By right-wing Christian TV shows I do not mean shows that are explicitly conservative or Christian. I mean shows that will be most appreciated by such people.
Nick Gillespie and Meredith Bragg at Reason.com have posted about “The Five Best Libertarian TV Shows Ever. These shows are not supposed to be explicitly Libertarian (I’m pretty sure House of Cards would never qualify), but they are shows that Libertarians should appreciate and find rewarding to them as Libertarians.
But their list disappoints!
I’m tempted to simply call my own list also “Libertarian” but then I would get comments accusing me of being a Libertarian and I don’t want to confuse people.
I admit that some of their shows may belong on a longer list—I haven’t watched the Wire yet, or House of Cards or some of the others. So I won’t dispute about them.
But this I know: Jericho and Firefly belong in the top two slots of any list of that sort! It is intolerable that they are missing.
Also, whatever one thinks of Penn and Teller’s show, it is not supposed to be drama. I think it is cheating to include them in the list. Why not also list John Stossel’s show or Judge Napolitano’s old show?
Here is my list (again with the qualification that these are shows that resonate with conservative Christians, not that they are intended as Christian messages).
When a nuclear attack hits the U.S. the people of Jericho, Kansas, find themselves blessed with a location that shelters them, but with the challenges of survival. This show featured a rejected but righteous younger brother and an accepted but sinful older one, so it works with a deep Biblical pattern. The younger brother, Jake Green, also stands out as one of the best masculine heroes I have seen on TV. As the story progresses, you see a drama unfold of people in government trying to use a horrible catastrophe to increase and consolidate their own power over the people. This is a wonderful TV series that only lasted for one season and then a mini-season that concluded the story with the flying of the Gadsden flag!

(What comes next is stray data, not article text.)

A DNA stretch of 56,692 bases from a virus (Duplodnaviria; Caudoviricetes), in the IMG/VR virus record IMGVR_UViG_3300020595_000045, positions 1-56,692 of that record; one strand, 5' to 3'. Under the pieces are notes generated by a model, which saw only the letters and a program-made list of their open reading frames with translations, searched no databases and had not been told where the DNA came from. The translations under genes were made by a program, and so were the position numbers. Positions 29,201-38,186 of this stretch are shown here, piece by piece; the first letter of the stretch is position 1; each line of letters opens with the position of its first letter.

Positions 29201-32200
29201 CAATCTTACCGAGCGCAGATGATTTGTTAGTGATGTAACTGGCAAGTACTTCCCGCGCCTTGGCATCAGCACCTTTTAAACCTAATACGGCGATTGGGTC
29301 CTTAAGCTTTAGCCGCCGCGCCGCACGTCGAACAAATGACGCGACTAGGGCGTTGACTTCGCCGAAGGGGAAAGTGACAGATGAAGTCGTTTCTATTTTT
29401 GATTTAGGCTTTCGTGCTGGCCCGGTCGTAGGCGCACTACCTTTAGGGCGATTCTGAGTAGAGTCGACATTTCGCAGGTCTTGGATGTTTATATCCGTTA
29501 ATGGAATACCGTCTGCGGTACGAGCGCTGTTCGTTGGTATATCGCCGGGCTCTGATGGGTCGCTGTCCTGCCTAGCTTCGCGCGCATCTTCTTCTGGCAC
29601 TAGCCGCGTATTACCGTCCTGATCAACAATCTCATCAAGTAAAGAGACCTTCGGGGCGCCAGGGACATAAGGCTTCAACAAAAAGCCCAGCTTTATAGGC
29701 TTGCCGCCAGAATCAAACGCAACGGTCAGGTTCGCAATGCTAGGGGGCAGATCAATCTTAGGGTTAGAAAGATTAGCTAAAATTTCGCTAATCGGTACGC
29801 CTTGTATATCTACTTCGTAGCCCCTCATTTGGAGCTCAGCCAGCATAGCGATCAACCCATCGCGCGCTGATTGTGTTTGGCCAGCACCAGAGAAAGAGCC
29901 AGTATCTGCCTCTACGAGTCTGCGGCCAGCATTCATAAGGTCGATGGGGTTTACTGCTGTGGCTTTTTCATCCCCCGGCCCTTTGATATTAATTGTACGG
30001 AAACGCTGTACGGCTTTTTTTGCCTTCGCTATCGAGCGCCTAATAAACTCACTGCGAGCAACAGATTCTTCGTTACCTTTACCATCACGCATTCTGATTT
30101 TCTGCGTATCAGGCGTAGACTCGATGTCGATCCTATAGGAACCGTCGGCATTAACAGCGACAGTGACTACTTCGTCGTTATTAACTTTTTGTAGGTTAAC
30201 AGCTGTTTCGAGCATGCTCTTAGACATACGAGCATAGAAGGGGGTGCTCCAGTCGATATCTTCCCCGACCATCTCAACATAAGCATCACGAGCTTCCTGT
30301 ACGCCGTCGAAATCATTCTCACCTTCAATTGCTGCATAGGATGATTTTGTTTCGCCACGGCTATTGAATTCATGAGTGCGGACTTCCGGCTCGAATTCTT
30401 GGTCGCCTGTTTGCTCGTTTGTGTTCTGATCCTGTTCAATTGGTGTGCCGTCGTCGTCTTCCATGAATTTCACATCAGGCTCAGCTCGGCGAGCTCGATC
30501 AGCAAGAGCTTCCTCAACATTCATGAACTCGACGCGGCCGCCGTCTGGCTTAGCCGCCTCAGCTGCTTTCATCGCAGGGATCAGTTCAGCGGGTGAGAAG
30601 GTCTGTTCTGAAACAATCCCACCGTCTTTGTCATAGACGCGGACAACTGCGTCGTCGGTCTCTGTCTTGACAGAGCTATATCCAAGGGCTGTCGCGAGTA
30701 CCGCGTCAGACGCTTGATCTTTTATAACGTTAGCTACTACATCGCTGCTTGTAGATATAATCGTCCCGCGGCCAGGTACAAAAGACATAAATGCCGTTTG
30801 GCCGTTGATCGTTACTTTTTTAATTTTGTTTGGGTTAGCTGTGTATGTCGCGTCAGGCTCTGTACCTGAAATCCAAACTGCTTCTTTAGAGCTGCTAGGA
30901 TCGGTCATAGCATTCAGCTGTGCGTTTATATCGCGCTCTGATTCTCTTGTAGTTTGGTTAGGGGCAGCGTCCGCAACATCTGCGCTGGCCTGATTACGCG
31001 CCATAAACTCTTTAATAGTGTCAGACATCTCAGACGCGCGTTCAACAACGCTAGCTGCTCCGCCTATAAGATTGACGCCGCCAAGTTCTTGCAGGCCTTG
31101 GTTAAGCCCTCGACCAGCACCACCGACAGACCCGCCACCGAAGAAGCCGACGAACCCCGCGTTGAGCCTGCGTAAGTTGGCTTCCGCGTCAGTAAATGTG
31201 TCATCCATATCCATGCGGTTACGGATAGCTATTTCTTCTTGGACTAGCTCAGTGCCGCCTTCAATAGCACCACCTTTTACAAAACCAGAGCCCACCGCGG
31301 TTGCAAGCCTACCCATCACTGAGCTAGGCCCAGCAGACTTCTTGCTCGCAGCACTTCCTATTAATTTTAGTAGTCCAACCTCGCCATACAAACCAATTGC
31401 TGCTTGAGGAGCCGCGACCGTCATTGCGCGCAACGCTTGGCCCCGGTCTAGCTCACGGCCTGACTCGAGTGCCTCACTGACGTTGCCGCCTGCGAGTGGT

Firefly is a western set in outer space from the mind of Joss Whedon. The human race, speaking English and Mandarin, has migrated from earth and settled in a large stellar system with many planets that have been made habitable for human life. The central planets formed the Alliance and rule the whole star system after crushing the “Browncoats” who fought for independence. Two ex-officers in that defeated army attempt to make a living (often by legally questionable means) by use of a small “Firefly-class” spaceship. Their permanent crew includes an out-of-work pastor/monk and also fugitives from the central government.
I repeat what I said above that this is not a Christian show. It contains a few things I wish were never on Television. But it was a brilliant show and it saddens me that it never got a full season.
Here, I highly approve of Nick Gillespie’s and Meredith Bragg’s choice, but there is much more to say. Back in 1993, theologian Jim Jordan wrote a review of a Graphic Novel based on The Prisoner. In so doing he writes about the TV series and shows it is not just “libertarian” but also Christian.
First shown in the United States on CBS television in 1968, The Prisoner has remained one of the most celebrated and remarkable television programs ever produced. The Prisoner was originally conceived as a seven-episode series, each an hour long, dealing allegorically with the free man versus modern mass society. The series was then expanded to the seventeen episodes that now exist. […]
Actor Patrick McGoohan had complete artistic control over the entire series. He wrote and directed the final two episodes, which “reveal” what the series was about. According to those who know him, McGoohan is a devout Roman Catholic Christian (White & Ali, p. 171). He twice rejected offers to play James Bond, once before the role was offered to Sean Connery and then again when Connery retired, evidently because of his contempt for Bond’s immoral personal character (White & Ali, pp. 123, 181).
In the first episode of The Prisoner we see an unnamed British agent resigning from the secret service. He returns home only to be gassed and spirited away to The Village. Where this Village is and who actually runs it we never know. It may be the Soviets; it may be the British; it may be a secret world-ruling conspiracy. It doesn’t matter: The point is that The Village exists to force this ex-agent into conformity with the “world.”
The prisoner is given the name “No. 6.” In each episode a new No. 2 is brought in to break No. 6, find out why he resigned (the answer is simply that he freely chose to do so), and bring him into conformity. We don’t find out for certain who No. 1 is until the last episode, though this is hinted at every week. The home of No. 6, from which he is abducted, is shown each week as 1 Buckingham Place (Palace). Also note the opening dialogue: